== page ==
Tenor saxophonist Houston Person, now in his eightieth decade, has made no concessions to Father Time, choosing instead to use his many years in the jazz trenches to forge a style all his own, bathed in blues and soul but never turning a deaf ear to the allure of a seductive and tasteful melody. Each of these components is clear as the midday sun on Rain or Shine, a well-designed studio session on which Person shares the front line with the like-minded cornetist Warren Vache.
There can be no doubting a leader's self-confidence when he not only opens his own gig with an even-tempered ballad ("Come Rain or Come Shine") but entrusts the tune's lone solo to his fellow horn man. That is exactly what Person does, unlimbering his keen improvisational chops on the next track, "132nd and Madison," and pretty much taking the reins from there on. That's not meant to imply that Vache doesn't have his momentshe fashions engaging solos whenever called upon, as do guitarist Rodney Jones and pianist Lafayette Harris who with bassist Matthew Parrish and drummer Vincent Ector comprise the ensemble's deft and responsive rhythm section.
Besides the songs already mentioned, the bill of fare embodies a mixture of soul, funk, R&B and ballads, with the blues never more than a glance away, before closing with an eloquent reading of the Irish folk classic, "Danny Boy" (by Person and Harris). Jones wrote the funky "Soupbone," which precedes the ballad "Never Let Me Go" and "Our Day Will Come" (set to a bossa beat) and follows "Everything Must Change," "I Wonder Where Our Love Has Gone" and the Frank Sinatra favorite, "Learnin' the Blues" (which swings as hard and as freely as Ol' Blue Eyes' original to amplify snappy solos by Person, Vache, Jones, Harris and Parrish).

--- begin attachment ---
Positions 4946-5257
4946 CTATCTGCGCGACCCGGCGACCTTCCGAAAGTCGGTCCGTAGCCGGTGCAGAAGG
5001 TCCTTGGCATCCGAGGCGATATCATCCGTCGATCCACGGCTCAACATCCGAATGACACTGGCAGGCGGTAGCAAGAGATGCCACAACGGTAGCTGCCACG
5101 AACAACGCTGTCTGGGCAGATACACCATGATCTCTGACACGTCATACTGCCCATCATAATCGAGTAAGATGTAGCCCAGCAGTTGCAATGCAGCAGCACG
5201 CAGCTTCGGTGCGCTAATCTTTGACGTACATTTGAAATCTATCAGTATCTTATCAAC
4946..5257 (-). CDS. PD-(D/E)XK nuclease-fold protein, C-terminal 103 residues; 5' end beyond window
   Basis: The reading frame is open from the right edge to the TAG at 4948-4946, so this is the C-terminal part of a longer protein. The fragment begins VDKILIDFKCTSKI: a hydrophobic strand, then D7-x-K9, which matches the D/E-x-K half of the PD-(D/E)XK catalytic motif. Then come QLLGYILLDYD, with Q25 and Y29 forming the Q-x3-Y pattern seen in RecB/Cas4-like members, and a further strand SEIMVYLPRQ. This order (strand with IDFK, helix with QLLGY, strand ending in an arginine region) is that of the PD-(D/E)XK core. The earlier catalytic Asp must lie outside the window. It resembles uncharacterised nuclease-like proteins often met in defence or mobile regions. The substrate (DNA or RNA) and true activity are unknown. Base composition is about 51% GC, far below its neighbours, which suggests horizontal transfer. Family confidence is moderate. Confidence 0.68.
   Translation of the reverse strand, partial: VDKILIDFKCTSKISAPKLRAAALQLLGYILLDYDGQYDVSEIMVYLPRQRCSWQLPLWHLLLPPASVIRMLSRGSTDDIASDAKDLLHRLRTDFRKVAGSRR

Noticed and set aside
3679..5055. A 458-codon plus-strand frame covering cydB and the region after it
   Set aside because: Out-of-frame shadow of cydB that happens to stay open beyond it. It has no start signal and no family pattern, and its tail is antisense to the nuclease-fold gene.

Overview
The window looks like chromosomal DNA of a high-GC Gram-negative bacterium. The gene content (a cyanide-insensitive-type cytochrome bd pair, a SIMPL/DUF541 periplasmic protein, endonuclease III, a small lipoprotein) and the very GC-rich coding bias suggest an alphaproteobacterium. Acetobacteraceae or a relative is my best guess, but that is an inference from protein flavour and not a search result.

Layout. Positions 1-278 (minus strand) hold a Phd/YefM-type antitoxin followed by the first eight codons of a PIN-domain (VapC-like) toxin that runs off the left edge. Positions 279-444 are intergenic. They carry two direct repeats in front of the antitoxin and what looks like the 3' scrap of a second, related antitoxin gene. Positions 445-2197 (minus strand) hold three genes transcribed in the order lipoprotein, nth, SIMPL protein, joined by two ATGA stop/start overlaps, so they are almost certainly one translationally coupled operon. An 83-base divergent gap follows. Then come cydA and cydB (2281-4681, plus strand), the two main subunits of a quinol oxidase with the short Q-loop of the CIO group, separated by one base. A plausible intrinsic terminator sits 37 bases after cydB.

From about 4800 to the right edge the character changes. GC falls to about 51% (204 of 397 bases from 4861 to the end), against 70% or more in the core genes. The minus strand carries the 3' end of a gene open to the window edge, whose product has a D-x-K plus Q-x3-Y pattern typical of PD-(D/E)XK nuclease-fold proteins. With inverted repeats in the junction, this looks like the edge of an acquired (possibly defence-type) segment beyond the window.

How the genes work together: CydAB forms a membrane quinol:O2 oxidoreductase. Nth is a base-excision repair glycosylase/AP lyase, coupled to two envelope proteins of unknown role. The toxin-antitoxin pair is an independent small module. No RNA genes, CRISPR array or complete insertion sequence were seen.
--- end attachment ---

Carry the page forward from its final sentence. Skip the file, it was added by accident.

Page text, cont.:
Rain or Shine was recorded in June 2017, one month before the passing of producer Joe Fields who founded the Muse and Xanadu labels, among others, before co-founding HighNote and Savant Records with his son Barney in 1996. If this was the last recording that Fields produced, he did indeed end his lengthy career on a decisive HighNote.
Come Rain or Come Shine; 132nd and Madison; Everything Must Change; Learnin’ the Blues; I Wonder Where Our Love Has Gone; Soupbone; Never Let Me Go; Our Day Will Come; Danny Boy.
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